Pediatric X-Ray: About Your Child's Test

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What is it?

An X-ray is a picture of the inside of your child's body. Depending on the part of his or her body to be X-rayed, it may show bones, organs, foreign objects, or pockets of air or fluid. Any part of the body can be X-rayed, including the head, chest, belly, arms, and legs.

Why is this test done?

Doctors use X-rays to help find out what is wrong, what is causing pain, or where a foreign object may be located in your child's body. Your doctor may also order an X-ray after placing a tube in your child's body as part of his or her treatment. The X-ray can help show if the tube is in the right position.

How can you prepare your child for the test?

  • Reassure your child that the X-ray doesn't hurt and that it will be over quickly.
  • Tell your child what to expect, from the sections below. The X-ray room will have unfamiliar devices in it, and it may be cold. Reassure your child that you will be close by at all times.
  • Many children are curious about what their "insides" look like. Others find the test scary. You can help take the mystery out of the test by asking your doctor or X-ray technician if your child can look at the X-ray when it's done.

What happens before the test?

  • If your child's belly is being X-rayed, your child may have to empty his or her bladder before the test.
  • Your child will need to take off jewellery that might be in the way of the X-ray picture.
  • All or most of any clothes around the area being X-rayed may need to be removed. Your child may be given a gown to wear during the test.
  • A lead shield will be placed over your child's pelvic area to protect it from radiation.

What happens during the test?

  • More than one X-ray view may be taken, sometimes from different angles.
  • Your child will need to hold very still while the X-ray is taken. A padded brace, foam pads, a headband, or sandbags may be used to hold his or her body in place while the pictures are taken, depending on what part of the body is being X-rayed.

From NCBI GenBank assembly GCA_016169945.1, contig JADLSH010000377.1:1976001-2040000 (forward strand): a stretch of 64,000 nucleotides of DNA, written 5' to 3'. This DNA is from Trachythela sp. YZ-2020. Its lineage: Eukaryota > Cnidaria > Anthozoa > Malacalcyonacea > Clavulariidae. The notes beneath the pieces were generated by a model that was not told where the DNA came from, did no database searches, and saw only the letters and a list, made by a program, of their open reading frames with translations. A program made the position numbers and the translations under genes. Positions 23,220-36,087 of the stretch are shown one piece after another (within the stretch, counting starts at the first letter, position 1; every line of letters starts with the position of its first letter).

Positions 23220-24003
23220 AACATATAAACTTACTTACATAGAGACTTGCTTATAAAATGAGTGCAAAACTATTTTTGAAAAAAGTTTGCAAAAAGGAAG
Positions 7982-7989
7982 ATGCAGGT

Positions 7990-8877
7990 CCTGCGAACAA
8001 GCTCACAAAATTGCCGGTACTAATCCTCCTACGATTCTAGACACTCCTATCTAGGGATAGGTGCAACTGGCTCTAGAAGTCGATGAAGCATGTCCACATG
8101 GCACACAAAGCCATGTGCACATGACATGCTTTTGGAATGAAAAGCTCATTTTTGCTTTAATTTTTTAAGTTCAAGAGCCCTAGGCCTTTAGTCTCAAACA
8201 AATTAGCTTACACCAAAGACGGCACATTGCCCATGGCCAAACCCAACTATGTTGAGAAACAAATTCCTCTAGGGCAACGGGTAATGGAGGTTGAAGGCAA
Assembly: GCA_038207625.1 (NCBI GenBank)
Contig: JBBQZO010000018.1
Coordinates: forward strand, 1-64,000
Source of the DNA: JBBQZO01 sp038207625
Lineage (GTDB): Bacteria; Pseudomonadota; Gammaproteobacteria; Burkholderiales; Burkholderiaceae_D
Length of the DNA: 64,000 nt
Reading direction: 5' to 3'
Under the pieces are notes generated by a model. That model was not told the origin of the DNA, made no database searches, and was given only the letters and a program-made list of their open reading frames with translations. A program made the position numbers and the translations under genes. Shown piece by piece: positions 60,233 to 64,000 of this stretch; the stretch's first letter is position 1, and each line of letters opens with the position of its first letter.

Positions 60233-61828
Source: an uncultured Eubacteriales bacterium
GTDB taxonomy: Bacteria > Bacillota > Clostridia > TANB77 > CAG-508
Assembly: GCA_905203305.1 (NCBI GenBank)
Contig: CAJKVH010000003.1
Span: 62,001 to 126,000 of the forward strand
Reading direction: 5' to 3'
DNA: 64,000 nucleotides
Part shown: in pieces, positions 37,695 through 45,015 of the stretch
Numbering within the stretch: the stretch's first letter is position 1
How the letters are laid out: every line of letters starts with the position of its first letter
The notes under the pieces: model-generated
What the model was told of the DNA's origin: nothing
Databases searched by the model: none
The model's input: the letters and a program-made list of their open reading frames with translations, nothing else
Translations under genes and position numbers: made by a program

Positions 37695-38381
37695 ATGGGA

• If your child has pain from an injury, there may be some discomfort if he or she needs to hold a certain position.

What else should you know about the test?

  • X-rays don't show everything. Muscles and ligaments don't show up in a useful way on an X-ray. An abdominal X-ray cannot find certain problems, such as a bleeding stomach ulcer.
  • If your child's X-ray doesn't give a clear picture, more specific X-rays, such as a CT scan, or other tests like an ultrasound or MRI scan may be done.

How long does the test take?

  • The test will take about 5 to 20 minutes, depending on the part of your child's body being X-rayed. You might be asked to stay longer if a picture needs to be retaken.

What happens after the test?

  • You and your child will probably be able to go home right away.
  • Your child can go back to his or her usual activities right away.

Follow-up care is a key part of your child's treatment and safety. Be sure to make and go to all appointments, and call your doctor or nurse call line if your child is having problems. It's also a good idea to keep a list of the medicines your child takes. Ask your doctor when you can expect to have your child's test results.

Where can you learn more?

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